Buried and hidden amid the 21st-century streets and neighborhoods of New York City is an enormous trove of history of the nation’s formative years and the battles waged here during the American War of Independence.
I live on a former battleground where British and American troops fought the first and largest battle of the Revolution, the Battle of Brooklyn. Here in late August of 1776, just weeks after the Declaration of Independence was signed, some 35,000 British troops landed to face 10,000 Americans seeking to defend their new country. The series of engagements became a running retreat for General George Washington to the edge of Long island, over the East River, north through Manhattan and then on to safety in New Jersey and Pennsylvania.
At historic Green-Wood Cemetery near my home, the Battle of Brooklyn’s 238th anniversary was commemorated this past weekend with reenactors, period weapons demonstrations, military music, a parade featuring more than eighty regimental flags and speeches by various local dignitaries. Also on display was the “Percy Map,” a contemporary map of the American positions during the battle made by British General Hugh Earl Percy. The map was recently acquired through a joint partnership between Green-Wood and the Brooklyn Historic Society and will be on display again beginning this week at the society’s exhibit “Unlocking Two Revolutionary War Era Maps.”
Various local dignitaries such as Borough President Eric Adams and historian Barnet Schecter spoke during the official ceremonies held near the monument to the Battle of Brooklyn at Battle Hill in the cemetery this weekend. Schecter’s seminal 2002 book, The Battle For New York: The City At The Heart Of The American Revolution, places New York at the center of the War of Independence and grandly documents the events leading up to the Battle of Long Island and its aftermath. Using extensive primary written sources from the period, Schecter shows how the British obsession with maintaining control of New York drained precious resources from other fronts in the war and strengthened the newly-born nation’s resistance to their former English rulers. Schecter’s book documents that British General William Howe’s failure to follow-up his victories during the August and September 1776 campaign allowed Washington’s army to retrench and prolong the war another seven years until eventual American victory.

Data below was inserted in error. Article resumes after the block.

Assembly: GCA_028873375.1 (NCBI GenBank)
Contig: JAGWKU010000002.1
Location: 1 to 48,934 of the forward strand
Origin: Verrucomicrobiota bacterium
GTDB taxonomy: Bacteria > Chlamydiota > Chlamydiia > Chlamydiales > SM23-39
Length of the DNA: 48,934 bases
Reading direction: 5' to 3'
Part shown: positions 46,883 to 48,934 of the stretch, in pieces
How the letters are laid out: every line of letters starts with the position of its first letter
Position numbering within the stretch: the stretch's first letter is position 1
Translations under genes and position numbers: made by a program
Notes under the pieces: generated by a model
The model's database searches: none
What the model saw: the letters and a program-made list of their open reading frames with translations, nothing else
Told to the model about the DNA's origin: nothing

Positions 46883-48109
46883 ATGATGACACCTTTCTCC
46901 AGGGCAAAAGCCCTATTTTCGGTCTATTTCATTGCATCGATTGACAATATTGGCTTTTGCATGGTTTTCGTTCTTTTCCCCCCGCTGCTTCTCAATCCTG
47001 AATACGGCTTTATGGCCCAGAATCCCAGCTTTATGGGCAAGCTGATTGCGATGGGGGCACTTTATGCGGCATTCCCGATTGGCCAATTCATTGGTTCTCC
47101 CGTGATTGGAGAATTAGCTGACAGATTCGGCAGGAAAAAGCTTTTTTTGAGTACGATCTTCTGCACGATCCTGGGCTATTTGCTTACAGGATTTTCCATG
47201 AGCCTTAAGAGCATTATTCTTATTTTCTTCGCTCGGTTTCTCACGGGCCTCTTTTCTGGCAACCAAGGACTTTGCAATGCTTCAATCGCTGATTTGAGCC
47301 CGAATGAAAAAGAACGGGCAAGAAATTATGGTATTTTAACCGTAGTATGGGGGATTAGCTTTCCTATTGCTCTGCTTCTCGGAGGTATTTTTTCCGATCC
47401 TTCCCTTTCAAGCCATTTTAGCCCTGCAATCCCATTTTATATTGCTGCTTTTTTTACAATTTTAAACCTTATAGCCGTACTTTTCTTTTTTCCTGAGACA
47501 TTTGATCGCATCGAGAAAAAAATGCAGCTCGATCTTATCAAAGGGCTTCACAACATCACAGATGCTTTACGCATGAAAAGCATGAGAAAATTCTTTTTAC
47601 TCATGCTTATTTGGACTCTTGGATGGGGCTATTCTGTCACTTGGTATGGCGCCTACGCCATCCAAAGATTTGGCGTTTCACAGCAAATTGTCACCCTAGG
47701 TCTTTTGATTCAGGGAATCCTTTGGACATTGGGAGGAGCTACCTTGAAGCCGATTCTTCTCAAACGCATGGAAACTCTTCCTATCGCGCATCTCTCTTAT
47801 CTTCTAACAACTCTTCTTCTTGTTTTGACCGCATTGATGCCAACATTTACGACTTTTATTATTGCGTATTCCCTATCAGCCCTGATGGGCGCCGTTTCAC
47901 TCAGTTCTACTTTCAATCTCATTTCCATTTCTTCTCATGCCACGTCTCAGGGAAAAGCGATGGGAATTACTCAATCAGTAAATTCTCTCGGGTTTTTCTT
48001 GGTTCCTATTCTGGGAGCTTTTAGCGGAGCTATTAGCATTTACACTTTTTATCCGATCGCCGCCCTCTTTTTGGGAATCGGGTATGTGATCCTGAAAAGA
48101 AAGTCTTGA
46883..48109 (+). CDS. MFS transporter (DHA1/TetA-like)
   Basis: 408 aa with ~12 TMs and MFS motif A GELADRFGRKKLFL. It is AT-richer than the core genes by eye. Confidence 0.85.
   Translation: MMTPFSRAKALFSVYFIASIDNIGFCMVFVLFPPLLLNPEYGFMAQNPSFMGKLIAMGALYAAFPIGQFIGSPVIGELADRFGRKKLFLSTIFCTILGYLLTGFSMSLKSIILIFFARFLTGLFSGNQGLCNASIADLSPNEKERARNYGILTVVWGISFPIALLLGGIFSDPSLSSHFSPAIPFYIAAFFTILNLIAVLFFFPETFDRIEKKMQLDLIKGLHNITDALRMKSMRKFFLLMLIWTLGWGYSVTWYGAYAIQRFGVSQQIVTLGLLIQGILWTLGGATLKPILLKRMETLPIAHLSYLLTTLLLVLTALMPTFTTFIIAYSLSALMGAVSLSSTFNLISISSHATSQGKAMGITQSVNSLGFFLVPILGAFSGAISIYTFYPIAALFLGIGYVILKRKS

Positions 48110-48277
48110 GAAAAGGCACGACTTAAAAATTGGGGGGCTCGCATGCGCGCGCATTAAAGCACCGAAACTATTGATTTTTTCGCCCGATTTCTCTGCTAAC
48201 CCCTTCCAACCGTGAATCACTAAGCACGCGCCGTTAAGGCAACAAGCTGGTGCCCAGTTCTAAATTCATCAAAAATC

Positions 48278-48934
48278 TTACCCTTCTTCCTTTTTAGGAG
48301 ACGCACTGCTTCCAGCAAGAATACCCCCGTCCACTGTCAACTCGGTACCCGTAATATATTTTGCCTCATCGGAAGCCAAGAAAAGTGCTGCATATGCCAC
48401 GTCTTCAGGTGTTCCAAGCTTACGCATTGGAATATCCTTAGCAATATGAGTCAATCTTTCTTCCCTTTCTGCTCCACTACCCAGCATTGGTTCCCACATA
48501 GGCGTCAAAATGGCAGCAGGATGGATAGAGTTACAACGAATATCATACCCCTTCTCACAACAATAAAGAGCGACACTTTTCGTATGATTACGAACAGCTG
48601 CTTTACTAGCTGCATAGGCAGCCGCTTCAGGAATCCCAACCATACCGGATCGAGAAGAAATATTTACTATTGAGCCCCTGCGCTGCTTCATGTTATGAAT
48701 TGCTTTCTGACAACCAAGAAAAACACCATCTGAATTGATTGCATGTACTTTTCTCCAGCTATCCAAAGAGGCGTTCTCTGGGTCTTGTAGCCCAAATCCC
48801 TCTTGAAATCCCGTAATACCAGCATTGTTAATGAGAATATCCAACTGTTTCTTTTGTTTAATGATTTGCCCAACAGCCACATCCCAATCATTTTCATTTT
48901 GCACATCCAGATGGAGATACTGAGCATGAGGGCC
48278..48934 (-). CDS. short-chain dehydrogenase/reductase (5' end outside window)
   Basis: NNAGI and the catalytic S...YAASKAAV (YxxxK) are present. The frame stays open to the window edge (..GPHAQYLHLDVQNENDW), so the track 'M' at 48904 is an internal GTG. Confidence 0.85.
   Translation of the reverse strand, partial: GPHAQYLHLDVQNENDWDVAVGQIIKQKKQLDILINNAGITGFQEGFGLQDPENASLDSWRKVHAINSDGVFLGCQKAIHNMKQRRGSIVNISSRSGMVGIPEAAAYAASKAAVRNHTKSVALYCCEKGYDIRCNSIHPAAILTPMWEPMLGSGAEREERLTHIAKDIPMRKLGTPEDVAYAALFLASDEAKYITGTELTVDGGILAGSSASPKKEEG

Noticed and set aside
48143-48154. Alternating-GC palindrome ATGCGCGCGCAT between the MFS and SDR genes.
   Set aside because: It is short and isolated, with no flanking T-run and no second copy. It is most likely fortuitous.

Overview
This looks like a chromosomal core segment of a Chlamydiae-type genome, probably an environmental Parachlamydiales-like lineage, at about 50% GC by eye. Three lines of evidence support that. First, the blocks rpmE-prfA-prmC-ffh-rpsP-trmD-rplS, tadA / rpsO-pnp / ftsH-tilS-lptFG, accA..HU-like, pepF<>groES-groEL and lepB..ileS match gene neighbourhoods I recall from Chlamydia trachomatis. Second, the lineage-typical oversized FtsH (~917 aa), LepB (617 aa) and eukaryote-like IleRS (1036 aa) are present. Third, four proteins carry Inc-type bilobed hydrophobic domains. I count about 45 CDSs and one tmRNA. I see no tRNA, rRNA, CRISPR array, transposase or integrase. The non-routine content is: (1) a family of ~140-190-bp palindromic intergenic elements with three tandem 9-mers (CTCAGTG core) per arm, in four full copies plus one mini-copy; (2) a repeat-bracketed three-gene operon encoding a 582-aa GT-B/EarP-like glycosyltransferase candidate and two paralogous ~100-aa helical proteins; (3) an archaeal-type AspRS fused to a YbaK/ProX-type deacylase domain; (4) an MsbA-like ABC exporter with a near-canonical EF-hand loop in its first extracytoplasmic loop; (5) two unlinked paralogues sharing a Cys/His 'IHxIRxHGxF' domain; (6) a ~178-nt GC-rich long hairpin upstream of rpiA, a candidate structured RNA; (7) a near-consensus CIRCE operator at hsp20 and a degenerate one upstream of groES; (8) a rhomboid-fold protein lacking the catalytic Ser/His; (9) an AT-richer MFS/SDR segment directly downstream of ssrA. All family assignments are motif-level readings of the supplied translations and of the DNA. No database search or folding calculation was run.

Schecter’s book is a must-read for those of us interested in the story which unfolded here in the early days of the new American republic’s fight against overwhelming odds with the world’s most dominant military power at the time. Like the hundreds of other people in attendance at Green-Wood Cemetery, experiencing the place where the United States fought its first formative battle brought this history alive again on a sunny afternoon in Brooklyn, New York.